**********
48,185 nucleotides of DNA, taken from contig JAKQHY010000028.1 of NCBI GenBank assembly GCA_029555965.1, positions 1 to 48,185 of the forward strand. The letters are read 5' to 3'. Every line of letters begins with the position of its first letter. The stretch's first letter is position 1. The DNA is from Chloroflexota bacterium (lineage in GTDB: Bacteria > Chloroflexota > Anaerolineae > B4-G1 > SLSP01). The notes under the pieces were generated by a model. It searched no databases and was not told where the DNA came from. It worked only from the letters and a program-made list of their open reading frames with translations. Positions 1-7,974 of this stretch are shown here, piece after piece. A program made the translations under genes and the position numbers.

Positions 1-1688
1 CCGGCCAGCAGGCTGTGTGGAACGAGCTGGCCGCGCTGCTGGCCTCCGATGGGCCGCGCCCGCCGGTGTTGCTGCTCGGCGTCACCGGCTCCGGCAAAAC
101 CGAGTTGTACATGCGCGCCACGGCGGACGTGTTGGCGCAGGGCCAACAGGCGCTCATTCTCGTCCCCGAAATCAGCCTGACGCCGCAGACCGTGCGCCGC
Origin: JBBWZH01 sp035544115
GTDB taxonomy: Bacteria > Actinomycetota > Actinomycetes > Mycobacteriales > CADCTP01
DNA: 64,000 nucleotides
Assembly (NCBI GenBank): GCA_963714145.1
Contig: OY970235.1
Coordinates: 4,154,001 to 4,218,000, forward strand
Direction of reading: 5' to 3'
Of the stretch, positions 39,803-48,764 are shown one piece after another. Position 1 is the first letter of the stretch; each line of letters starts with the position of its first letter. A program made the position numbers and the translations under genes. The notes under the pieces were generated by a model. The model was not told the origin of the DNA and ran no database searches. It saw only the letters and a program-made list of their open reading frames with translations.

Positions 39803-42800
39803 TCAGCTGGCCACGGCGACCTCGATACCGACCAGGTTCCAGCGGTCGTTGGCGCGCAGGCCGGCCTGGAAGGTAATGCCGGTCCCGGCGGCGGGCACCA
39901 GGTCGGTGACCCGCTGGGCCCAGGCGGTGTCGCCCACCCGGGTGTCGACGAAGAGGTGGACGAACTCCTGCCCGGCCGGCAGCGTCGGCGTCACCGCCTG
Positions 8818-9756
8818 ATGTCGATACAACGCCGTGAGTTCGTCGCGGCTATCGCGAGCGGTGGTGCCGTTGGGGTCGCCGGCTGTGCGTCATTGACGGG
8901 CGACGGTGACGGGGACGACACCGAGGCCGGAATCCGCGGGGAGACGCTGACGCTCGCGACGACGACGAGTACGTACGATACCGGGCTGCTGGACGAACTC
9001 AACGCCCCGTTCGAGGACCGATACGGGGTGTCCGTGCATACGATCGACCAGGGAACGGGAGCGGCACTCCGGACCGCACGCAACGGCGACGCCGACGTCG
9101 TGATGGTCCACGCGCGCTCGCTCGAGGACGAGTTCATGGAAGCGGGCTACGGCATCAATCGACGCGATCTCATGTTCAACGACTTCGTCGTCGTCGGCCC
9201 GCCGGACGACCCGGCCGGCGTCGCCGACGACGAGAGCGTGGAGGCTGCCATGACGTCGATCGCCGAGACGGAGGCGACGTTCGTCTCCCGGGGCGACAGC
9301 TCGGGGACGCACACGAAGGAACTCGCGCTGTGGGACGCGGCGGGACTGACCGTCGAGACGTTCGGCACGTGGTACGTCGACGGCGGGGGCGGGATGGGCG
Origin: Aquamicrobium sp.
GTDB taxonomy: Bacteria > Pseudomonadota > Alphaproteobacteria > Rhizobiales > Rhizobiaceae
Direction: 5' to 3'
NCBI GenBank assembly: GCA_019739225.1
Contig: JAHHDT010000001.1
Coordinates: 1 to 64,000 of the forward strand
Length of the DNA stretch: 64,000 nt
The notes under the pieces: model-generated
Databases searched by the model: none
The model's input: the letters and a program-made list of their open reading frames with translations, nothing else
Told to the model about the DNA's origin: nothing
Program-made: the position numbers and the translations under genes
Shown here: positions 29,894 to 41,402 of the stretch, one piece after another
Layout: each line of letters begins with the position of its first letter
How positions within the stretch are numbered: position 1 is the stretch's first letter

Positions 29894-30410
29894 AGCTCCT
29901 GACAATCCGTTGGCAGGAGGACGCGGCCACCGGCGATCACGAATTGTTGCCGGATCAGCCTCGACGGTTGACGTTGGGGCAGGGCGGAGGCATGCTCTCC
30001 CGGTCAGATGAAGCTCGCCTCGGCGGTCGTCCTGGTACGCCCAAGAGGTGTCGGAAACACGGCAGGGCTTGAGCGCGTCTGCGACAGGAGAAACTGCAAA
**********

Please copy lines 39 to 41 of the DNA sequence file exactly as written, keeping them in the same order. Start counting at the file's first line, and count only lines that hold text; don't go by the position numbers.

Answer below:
29894 AGCTCCT
29901 GACAATCCGTTGGCAGGAGGACGCGGCCACCGGCGATCACGAATTGTTGCCGGATCAGCCTCGACGGTTGACGTTGGGGCAGGGCGGAGGCATGCTCTCC
30001 CGGTCAGATGAAGCTCGCCTCGGCGGTCGTCCTGGTACGCCCAAGAGGTGTCGGAAACACGGCAGGGCTTGAGCGCGTCTGCGACAGGAGAAACTGCAAA